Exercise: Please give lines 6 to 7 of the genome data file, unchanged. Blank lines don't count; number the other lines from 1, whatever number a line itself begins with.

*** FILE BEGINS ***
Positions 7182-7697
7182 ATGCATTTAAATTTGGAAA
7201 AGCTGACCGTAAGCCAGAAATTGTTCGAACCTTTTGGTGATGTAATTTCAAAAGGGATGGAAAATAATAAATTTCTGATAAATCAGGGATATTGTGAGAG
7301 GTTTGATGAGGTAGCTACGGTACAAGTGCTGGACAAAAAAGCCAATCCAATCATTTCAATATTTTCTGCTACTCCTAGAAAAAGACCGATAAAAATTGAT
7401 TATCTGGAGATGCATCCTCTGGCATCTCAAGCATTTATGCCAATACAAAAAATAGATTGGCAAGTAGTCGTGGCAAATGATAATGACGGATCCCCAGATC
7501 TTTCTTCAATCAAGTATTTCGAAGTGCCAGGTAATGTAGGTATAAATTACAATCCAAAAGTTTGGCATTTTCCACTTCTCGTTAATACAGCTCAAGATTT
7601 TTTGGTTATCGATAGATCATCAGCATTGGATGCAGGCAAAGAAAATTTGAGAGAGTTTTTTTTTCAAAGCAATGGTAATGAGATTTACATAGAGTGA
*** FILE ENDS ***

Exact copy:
7501 TTTCTTCAATCAAGTATTTCGAAGTGCCAGGTAATGTAGGTATAAATTACAATCCAAAAGTTTGGCATTTTCCACTTCTCGTTAATACAGCTCAAGATTT
7601 TTTGGTTATCGATAGATCATCAGCATTGGATGCAGGCAAAGAAAATTTGAGAGAGTTTTTTTTTCAAAGCAATGGTAATGAGATTTACATAGAGTGA